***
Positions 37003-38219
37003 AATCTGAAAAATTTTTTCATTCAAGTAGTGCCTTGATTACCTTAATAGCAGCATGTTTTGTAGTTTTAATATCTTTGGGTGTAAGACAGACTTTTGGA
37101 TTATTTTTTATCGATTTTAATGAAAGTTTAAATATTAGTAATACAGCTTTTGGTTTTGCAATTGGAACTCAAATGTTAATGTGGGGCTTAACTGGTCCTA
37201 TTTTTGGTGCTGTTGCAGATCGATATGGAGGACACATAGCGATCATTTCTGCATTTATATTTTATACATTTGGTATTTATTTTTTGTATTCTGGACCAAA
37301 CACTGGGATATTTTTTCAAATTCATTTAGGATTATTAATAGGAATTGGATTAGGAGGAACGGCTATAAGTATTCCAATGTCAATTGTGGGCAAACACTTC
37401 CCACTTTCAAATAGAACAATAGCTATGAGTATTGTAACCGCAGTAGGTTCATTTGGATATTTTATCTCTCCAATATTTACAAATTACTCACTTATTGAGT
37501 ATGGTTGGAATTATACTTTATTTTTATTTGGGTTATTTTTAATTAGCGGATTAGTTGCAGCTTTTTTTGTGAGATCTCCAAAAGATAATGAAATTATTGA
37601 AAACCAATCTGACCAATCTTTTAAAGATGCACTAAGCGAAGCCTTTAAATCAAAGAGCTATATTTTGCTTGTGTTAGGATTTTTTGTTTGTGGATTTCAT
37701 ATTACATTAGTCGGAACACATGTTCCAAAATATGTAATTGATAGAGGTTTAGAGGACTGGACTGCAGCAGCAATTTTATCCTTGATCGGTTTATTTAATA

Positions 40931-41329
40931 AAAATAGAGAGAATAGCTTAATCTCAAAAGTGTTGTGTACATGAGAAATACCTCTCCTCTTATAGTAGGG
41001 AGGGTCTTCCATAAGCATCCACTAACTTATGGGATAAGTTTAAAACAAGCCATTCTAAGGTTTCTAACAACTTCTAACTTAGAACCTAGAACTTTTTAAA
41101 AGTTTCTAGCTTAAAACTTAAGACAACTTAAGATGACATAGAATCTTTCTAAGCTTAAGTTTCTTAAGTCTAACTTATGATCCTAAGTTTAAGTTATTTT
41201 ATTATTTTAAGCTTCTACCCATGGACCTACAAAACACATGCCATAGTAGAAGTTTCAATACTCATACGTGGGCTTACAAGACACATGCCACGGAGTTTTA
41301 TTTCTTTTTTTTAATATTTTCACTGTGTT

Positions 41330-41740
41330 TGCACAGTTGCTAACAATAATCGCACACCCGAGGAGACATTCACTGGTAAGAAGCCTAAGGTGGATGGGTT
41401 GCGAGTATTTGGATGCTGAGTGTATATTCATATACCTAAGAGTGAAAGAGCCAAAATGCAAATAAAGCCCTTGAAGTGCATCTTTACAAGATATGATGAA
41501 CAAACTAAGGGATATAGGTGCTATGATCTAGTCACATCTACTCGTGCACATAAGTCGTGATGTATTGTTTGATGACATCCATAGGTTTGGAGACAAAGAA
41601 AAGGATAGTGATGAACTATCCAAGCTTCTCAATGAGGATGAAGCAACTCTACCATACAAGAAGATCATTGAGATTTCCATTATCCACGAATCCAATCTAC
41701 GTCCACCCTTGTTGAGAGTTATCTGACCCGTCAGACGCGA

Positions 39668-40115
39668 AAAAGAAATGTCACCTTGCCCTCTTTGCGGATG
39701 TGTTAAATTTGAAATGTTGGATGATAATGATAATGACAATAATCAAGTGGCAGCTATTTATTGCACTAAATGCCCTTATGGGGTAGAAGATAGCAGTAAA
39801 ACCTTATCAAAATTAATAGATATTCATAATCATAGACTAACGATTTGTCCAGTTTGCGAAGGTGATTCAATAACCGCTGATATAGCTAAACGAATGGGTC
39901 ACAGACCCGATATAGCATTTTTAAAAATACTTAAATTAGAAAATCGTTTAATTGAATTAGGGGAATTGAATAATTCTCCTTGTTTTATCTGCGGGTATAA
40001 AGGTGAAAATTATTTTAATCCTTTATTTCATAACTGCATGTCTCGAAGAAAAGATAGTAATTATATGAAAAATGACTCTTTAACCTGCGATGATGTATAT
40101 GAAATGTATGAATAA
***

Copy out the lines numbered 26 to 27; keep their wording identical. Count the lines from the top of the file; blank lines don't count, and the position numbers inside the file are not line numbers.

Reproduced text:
39901 ACAGACCCGATATAGCATTTTTAAAAATACTTAAATTAGAAAATCGTTTAATTGAATTAGGGGAATTGAATAATTCTCCTTGTTTTATCTGCGGGTATAA
40001 AGGTGAAAATTATTTTAATCCTTTATTTCATAACTGCATGTCTCGAAGAAAAGATAGTAATTATATGAAAAATGACTCTTTAACCTGCGATGATGTATAT